Her character, Emerald, seems more than happy to be a jack of all trades in entertainment, reeling off her skills to the crew on a horse wrangling job, while OJ looks on, like a man-sized eye roll. Both siblings (but really OJ) have taken over their father’s horse-wrangling business, after he died in mysterious circumstances. OJ, a sullen foil to sparky Emerald, thinks footage of the UFO could change their fortunes.
Emerald and OJ are the fictional descendants of the real, unknown Black jockey in Eadweard Muybridge’s pioneering 19th-century picture sequences depicting bodies in motion. “You have a character like Emerald, who’s trying to keep the legacy of her family alive,” Palmer says. “And then you have someone like me, who’s playing her. There’s something very meta about it” – as though Palmer is the successful real-life version of who Emerald strives to be.
Beyond that, Palmer – like Emerald – knows about navigating the entertainment business as a Black woman. Race and racism aren’t the central subject in Nope, as they were in Get Out. Still, Peele puts Black characters at the centre of his films in a way that can trip up people when they expect racism itself to be the point. “This is just his perspective,” Palmer says. “Yes, there are nuances in there that can speak to the Black experience specifically, but it’s life, life stories.”
What does she make of playing a Black character whose Blackness is almost taken for granted? “I think it’s great. I mean, I don’t think that Steven Spielberg casts white people because he doesn’t like Black people. I think it’s from his perspective.” If she were to write a script, she reckons she would “end up writing about a Black woman” just the same. “It’s just what I can relate to.”
I meet Palmer days after she responded to a tweet thread implying she’s less successful than mixed-race Euphoria lead actor Zendaya because Palmer is darker-skinned. Both were Disney stars. How does she process moments like that? “Yeah … oof.” A very long pause. “It’s difficult. I’m asked about it a lot, you know? Before that little tweet even came out.” She tries again. “People would always ask me: ‘How do you deal with colorism? How do you deal with being Black in this industry?’ And the answer I’m gonna give you may not be the answer that you want. Because the truth is, I ignore it. I ignore it.”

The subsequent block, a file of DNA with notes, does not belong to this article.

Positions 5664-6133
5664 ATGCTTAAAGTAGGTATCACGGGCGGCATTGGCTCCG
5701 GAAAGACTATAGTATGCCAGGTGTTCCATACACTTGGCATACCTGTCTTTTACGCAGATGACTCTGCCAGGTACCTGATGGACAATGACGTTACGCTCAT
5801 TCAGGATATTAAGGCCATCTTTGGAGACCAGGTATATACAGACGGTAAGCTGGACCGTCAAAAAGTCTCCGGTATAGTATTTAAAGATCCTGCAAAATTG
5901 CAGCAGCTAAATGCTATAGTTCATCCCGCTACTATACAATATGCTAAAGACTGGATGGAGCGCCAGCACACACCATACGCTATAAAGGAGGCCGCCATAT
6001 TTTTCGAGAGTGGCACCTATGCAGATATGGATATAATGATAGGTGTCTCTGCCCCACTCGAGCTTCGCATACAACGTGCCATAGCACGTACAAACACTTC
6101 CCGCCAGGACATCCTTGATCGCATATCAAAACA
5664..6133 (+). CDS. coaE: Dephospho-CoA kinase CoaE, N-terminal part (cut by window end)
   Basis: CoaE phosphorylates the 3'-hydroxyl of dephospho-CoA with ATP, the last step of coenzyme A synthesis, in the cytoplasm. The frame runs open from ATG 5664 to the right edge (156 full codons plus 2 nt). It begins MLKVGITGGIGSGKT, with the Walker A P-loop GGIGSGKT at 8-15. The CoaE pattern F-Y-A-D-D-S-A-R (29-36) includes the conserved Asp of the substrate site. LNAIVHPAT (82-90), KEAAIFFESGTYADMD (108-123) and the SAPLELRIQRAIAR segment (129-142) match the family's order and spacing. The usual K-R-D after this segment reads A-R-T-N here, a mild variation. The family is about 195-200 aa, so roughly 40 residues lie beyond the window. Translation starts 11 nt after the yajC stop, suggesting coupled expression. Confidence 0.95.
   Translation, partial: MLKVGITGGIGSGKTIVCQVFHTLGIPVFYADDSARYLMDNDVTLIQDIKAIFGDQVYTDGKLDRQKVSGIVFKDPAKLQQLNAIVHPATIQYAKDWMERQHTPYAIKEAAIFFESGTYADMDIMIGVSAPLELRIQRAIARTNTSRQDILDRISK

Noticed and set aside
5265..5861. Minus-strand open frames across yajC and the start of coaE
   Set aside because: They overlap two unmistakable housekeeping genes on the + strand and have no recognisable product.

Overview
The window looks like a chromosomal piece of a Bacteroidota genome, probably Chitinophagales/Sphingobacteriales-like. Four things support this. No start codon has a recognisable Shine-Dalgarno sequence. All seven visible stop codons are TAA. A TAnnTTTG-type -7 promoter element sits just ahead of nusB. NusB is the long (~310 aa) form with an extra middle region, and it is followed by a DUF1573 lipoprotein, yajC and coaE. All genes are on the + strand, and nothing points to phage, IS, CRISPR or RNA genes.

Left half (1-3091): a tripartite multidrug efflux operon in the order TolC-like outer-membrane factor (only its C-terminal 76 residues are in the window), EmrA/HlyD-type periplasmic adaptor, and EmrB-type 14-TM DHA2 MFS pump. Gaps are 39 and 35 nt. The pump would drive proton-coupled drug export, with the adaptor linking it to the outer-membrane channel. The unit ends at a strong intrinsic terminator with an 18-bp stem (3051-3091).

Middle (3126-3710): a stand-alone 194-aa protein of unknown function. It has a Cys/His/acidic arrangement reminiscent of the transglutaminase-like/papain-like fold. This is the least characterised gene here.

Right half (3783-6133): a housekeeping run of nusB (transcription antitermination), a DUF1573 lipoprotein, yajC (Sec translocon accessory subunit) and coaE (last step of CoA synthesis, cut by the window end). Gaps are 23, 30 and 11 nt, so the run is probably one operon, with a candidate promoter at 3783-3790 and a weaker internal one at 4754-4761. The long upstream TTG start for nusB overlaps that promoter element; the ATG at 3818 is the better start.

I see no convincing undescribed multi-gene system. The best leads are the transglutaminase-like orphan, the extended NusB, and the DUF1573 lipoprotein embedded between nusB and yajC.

For some time, she works through this out loud. Her words cascade, then suddenly stop. Ultimately, she is saying that, sure, racism exists. But if she spent all of her time stressing about it, she’d never get anything done. “I just hate when the narrative goes to a place where I think young girls might look and say: ‘I’m a victim.’ When yes, racism is real. Colorism is real.” But an imagined Zendaya v Keke Palmer face-off isn’t real. “You believe I’m not doing enough, not because I’m not but because you don’t believe that I can be enough. And that is colorism.”
What disturbs her more is being turned into an object of pity. “You should actually use me as an example of what I was able to accomplish despite what I was up against. Don’t change the story of somebody who has given hope to make them hopeless,” she says, with a “huh!” chuckle. “The real conversation around colorism and Keke Palmer should be that she defied the odds.”
She wasn’t raised to reason with racists. “If you feel like the Boo-Boo-Jones awards don’t show love to Black people, then stop going,” she begins, sounding exasperated. “Don’t ask somebody to care about your ass if they don’t care about you. Go where you’re celebrated, not where you have to beg to get in.” That’s why, she thinks aloud, she’s not as scarred by prejudice. “It’s not because I’m not experiencing it or haven’t been on the receiving end of it. Of course I have been. But … OK? Then, ‘Fuck you, too,’ and you move the hell on to where people appreciate you. That’s all you can do.” It’s why, she thinks, she’s able to work consistently. And perhaps why the calls keep coming.